By Jeffrey Moyo
At his house in Mabvuku, a high-density suburb in Harare, the Zimbabwean capital, 86-year-old Tinago Murape claims his grandchildren starve him.
Not only that, but Murape, who now walks with the support of a walking stick, said his three grandchildren – grown-up men with their wives and children living in his house, accuse him of bewitching them.
Murape’s wife, Sekai, born in 1941, died two years ago after she contracted COVID-19.
All of his three children, two sons and a daughter, succumbed to AIDS decades ago, Murape told IPS without beating about the bush as he tapped on the ground with his walking stick.
Faced with joblessness and leading lives as domestic part-time workers in the affluent suburbs of Harare, his grandchildren strongly believe their grandfather cast spells on them, resulting in them failing to get formal jobs even though they are educated.
Now the grandsons, and their wives, have reportedly slapped Murape with sanctions – denying him food as a way of punishing him for causing their economic misery, according to him.
The grandchildren have vehemently denied the accusations.
“That’s not true. It’s old age pushing him to think like that,” one of the grandchildren told IPS.
Yet, for Murape, the abuse has gone on for years as he claims well-wishers and neighbours have often fed and clothed him.
The three grandsons, 27-year-old Richard, 29-year-old Benito and 32-year-old Tamai Murape, have never been formally employed after they completed their technical courses at Harare Polytechnic College.
According to the Zimbabwe Congress of Trade Unions, 90 percent of Zimbabweans are unemployed.
Murape’s grandsons are part of the country’s unemployed, although they blame witchcraft, which they pin on their aged grandfather, for their joblessness.
Director for HelpAge Zimbabwe, Priscilla Gavi, said: “Older people are wrongly accused of practising witchcraft, which sees them blamed for deaths, drought, floods, disease and other calamities.”
In some instances, said Gavi, older persons are set upon by community members with beatings that may be fatal or leave them with disabilities or are burnt in their houses.
But Murape has said he has learnt to make do with the abuse.
“Sometimes they shut me out of my own house on top of denying me food, knowing I have no source of income and well-wishers have become my saviours every day,” Murape told IPS.
In fact, with many aged Zimbabwean citizens like Murape putting up with abuse, the abuse of the country’s senior citizens has turned into a growing trend.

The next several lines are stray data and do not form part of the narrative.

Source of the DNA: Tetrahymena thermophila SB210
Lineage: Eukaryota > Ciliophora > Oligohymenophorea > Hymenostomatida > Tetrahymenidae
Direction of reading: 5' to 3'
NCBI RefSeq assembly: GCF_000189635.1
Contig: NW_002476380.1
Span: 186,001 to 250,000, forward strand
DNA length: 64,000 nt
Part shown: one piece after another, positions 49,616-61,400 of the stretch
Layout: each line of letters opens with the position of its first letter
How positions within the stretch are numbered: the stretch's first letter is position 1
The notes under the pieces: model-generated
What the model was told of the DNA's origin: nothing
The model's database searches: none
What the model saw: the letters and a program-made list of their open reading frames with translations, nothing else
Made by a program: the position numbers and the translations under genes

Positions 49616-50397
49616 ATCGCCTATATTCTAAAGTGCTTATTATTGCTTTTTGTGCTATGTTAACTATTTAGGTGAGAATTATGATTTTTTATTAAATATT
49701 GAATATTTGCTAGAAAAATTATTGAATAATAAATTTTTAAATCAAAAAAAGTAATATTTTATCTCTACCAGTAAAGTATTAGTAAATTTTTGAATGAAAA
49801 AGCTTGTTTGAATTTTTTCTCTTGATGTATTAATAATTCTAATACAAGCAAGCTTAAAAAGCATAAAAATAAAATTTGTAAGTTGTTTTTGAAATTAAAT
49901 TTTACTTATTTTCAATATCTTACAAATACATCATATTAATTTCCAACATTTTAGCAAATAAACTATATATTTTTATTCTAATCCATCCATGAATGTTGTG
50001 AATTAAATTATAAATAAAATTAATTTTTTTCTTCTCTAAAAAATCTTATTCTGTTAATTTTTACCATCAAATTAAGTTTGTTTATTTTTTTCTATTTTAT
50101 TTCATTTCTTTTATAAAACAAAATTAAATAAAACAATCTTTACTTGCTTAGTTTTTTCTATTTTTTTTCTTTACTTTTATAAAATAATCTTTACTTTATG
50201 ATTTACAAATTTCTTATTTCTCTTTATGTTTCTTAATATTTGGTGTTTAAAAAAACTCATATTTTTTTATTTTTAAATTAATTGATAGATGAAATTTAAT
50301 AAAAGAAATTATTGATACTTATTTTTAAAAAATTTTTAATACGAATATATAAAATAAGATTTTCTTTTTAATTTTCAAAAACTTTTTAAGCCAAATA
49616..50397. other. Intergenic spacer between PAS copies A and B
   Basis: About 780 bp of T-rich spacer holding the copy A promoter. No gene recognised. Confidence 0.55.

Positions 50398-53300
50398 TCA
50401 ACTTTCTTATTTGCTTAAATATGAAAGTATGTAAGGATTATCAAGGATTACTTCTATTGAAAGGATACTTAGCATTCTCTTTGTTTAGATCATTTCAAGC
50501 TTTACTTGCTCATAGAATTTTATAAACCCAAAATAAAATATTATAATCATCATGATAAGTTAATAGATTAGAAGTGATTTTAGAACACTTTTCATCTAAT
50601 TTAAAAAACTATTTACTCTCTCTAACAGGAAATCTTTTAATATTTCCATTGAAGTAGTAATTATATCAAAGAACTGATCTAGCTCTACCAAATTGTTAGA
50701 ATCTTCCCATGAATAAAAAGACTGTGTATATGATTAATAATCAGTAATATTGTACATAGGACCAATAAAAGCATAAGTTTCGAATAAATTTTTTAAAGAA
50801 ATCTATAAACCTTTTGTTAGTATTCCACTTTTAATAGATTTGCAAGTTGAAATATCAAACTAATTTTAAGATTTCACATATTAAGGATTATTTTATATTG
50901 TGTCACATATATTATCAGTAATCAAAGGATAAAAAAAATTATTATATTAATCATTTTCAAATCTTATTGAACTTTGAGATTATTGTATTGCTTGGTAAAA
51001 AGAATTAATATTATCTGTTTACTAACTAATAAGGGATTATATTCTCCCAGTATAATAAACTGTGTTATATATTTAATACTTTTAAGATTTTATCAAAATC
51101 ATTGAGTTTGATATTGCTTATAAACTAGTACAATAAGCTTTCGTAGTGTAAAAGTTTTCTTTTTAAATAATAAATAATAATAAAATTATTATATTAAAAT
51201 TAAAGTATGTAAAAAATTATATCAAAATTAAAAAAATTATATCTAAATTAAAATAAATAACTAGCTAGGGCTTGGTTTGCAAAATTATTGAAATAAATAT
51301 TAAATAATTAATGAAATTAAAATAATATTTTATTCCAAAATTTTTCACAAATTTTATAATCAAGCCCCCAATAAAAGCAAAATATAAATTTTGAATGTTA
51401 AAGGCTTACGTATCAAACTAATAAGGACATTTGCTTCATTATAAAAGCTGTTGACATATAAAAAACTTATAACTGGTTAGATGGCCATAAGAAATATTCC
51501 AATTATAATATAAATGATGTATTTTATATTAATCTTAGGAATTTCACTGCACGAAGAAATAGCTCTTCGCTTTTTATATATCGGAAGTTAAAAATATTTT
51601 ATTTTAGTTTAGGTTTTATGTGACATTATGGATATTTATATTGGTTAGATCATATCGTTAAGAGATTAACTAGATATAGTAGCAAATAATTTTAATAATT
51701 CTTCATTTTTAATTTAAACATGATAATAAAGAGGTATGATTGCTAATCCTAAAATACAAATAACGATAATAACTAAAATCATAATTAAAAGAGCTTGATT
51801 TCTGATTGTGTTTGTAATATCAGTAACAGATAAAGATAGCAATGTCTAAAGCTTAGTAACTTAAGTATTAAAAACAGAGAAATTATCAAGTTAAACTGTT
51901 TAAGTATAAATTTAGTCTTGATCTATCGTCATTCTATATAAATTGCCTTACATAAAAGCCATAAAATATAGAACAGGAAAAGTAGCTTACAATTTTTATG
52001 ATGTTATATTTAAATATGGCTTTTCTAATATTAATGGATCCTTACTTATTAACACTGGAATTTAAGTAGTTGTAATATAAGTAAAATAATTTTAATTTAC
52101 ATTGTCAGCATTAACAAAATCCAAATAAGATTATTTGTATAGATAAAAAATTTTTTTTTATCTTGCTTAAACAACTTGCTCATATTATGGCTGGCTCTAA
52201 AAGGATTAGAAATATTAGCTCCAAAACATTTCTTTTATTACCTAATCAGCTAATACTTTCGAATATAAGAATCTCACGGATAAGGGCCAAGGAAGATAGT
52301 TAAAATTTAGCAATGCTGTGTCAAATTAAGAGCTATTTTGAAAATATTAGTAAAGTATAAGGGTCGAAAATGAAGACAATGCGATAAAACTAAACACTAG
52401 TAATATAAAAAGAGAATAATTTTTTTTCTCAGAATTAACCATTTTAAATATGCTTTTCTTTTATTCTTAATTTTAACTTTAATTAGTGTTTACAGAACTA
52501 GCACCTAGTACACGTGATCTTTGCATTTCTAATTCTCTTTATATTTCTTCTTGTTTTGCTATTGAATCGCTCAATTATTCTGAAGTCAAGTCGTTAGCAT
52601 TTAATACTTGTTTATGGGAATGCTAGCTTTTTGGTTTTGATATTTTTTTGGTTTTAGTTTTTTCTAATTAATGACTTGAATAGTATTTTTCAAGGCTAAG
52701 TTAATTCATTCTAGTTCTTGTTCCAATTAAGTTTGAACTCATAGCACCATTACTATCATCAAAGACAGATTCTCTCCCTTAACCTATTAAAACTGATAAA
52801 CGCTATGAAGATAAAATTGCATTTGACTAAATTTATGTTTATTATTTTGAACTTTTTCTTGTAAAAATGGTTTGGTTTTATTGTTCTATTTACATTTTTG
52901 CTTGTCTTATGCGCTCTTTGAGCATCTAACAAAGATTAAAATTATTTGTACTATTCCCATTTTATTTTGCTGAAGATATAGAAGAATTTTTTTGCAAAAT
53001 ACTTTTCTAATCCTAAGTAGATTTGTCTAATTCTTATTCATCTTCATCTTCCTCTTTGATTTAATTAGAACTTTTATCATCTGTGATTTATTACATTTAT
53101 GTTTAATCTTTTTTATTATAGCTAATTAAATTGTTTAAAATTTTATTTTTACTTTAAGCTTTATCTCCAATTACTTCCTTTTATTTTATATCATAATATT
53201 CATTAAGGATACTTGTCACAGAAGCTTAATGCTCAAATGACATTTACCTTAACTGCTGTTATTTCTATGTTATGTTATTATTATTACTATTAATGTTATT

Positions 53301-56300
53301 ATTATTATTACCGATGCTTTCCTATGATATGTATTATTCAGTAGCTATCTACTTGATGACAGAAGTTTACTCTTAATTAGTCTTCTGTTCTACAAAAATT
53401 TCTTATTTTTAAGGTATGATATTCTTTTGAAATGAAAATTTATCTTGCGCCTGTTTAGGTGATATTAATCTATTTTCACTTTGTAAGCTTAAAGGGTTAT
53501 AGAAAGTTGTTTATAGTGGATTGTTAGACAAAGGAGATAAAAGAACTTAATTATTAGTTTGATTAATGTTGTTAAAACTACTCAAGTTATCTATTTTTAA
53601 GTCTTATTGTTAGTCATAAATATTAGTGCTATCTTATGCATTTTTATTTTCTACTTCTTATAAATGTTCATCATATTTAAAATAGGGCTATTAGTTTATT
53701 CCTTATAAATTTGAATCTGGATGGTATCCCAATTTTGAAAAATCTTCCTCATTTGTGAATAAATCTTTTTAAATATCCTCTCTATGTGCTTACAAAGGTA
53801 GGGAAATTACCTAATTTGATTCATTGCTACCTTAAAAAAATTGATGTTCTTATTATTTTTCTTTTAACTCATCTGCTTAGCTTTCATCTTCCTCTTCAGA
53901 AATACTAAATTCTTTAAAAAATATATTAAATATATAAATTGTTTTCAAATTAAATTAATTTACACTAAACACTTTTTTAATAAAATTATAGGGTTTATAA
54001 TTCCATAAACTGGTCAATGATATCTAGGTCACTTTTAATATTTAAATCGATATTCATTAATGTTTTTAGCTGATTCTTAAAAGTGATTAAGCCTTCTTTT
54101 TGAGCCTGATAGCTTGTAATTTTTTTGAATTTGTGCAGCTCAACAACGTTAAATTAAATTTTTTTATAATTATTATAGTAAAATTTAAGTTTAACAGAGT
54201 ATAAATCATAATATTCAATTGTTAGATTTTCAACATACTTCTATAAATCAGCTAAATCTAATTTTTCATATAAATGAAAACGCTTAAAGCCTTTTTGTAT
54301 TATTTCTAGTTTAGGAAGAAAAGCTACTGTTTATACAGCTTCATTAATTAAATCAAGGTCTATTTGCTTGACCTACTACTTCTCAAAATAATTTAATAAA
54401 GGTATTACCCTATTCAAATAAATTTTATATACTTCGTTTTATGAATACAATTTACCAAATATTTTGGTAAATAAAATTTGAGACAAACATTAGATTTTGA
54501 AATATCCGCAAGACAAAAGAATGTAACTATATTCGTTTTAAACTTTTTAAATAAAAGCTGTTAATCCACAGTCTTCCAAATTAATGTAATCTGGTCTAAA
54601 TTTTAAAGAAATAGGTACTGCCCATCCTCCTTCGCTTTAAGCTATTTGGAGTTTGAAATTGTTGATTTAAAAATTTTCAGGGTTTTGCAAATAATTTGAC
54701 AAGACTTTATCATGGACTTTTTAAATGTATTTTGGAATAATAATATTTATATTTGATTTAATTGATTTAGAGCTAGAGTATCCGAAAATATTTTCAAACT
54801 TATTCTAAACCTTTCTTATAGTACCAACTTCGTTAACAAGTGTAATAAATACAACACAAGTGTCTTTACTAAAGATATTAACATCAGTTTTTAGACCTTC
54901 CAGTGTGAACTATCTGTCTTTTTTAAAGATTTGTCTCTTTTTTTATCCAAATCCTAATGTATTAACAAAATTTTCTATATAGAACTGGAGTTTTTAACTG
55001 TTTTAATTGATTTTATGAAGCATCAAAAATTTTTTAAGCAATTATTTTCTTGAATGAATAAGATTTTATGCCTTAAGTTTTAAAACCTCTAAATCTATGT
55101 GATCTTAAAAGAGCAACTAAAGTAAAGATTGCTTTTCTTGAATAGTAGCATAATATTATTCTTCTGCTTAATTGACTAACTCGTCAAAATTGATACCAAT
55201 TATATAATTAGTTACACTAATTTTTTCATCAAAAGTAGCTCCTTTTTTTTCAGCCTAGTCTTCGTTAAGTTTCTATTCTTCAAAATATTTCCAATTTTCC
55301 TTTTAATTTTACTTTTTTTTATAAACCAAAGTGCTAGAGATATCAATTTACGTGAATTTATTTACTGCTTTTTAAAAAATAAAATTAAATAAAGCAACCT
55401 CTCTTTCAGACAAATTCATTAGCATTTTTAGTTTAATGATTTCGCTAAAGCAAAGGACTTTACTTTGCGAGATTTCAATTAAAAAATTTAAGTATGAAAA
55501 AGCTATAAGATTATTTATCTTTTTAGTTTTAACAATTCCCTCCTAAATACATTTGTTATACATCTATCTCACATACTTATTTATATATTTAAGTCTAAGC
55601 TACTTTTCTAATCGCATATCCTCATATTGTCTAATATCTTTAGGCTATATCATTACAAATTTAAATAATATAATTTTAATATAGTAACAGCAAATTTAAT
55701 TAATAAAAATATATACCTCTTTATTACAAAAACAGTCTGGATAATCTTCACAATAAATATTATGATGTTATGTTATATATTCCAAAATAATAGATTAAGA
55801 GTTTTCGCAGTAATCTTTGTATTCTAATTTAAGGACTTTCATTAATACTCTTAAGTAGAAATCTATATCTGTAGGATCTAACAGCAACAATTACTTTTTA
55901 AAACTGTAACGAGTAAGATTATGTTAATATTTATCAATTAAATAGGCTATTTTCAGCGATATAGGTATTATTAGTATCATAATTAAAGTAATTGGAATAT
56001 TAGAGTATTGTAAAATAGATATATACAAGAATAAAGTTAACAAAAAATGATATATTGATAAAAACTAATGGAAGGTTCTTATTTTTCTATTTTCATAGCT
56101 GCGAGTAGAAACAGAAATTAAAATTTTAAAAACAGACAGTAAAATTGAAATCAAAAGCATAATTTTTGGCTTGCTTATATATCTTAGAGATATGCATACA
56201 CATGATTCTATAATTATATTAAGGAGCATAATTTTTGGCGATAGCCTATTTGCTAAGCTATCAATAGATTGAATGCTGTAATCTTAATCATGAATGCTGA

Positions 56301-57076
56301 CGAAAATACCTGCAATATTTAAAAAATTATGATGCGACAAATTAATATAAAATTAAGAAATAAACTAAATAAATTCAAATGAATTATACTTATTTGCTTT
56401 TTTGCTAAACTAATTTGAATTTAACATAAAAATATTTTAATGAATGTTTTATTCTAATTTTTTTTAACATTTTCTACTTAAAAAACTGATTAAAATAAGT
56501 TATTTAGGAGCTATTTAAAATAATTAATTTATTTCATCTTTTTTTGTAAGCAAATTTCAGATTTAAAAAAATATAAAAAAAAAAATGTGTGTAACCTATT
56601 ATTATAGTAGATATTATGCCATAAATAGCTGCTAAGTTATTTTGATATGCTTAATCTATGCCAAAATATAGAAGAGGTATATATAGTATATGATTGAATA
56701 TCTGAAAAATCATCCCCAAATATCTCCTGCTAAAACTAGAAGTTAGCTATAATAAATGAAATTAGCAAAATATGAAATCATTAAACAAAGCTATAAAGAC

In 2021 alone, police in Zimbabwe claimed they handled 900 cases countrywide related to the abuse of aged persons.
Like Murape, many aged persons in Zimbabwe taken care of by relatives claim they have become victims of physical and emotional abuse, with some claiming even to have been sexually abused.
Aged rape victims are many, like 76-year-old Agness Murambiwa in Harare, who claimed her 22-year-old grandson raped her before he fled to neighbouring South Africa earlier this year.
Gavi said aged persons are not spared from sexual abuse.
“Cases of rape of older women by much younger men are increasing in parts of Zimbabwe. In some instances, these arise from the mistaken notion that having sex with an older woman can cure one of terminal illnesses,” Gavi told IPS.
But the wounds remain for Zimbabwe’s aged rape victims like Murambiwa.
“Earlier this year, Themba, my grandson, attacked me while I slept in my bedroom, threatened to kill me if I made any noise before he raped me. It pains me that my own blood did this to me,” Murambiwa told IPS.
Murambiwa is taken care of by her two daughters, both of whom divorced their husbands and one of whom is Themba’s mother.
The daughters are also strained taking care of their aged mother.
“It’s not easy looking after an aged parent. We have limited resources, and she always complains that we are not doing enough, yet none of us is employed. We are vendors living from hand to mouth,” 52-year-old Letiwe, one of Murambiwa’s daughters, told IPS.
But many aged Zimbabweans like Murape and Murambiwa said they could not fight off their abusers because they were in desperate need of care.
With limited resources to support its senior citizens, Zimbabwe has no social grants for the aged.
This means aged persons like Murape and Murambiwa are on their own as they bear the brunt of abuse in the twilight of their lives.
Yet the Constitution of Zimbabwe protects the elderly, defined in Section 82 of the Constitution as people over 70.
Many of Zimbabwe’s aged citizens have no money after the 2008 hyperinflation eroded their savings.
This time, a new round of inflation has not helped the country’s growing number of abused aged persons who depend on their relatives.
Inflation currently hovers above 257 percent in Zimbabwe, with food prices skyrocketing, meaning the lives of aged persons such as Murape could even worsen.
Other than inflation, for aged men – widowers that have remarried, according to HelpAge’s Gavi, abuse could be even worse.
“Some older men have also faced abuse from their younger wives who mistreat their spouses wantonly, leading to some of these men finding themselves on the streets,” said Gavi.
IPS UN Bureau Report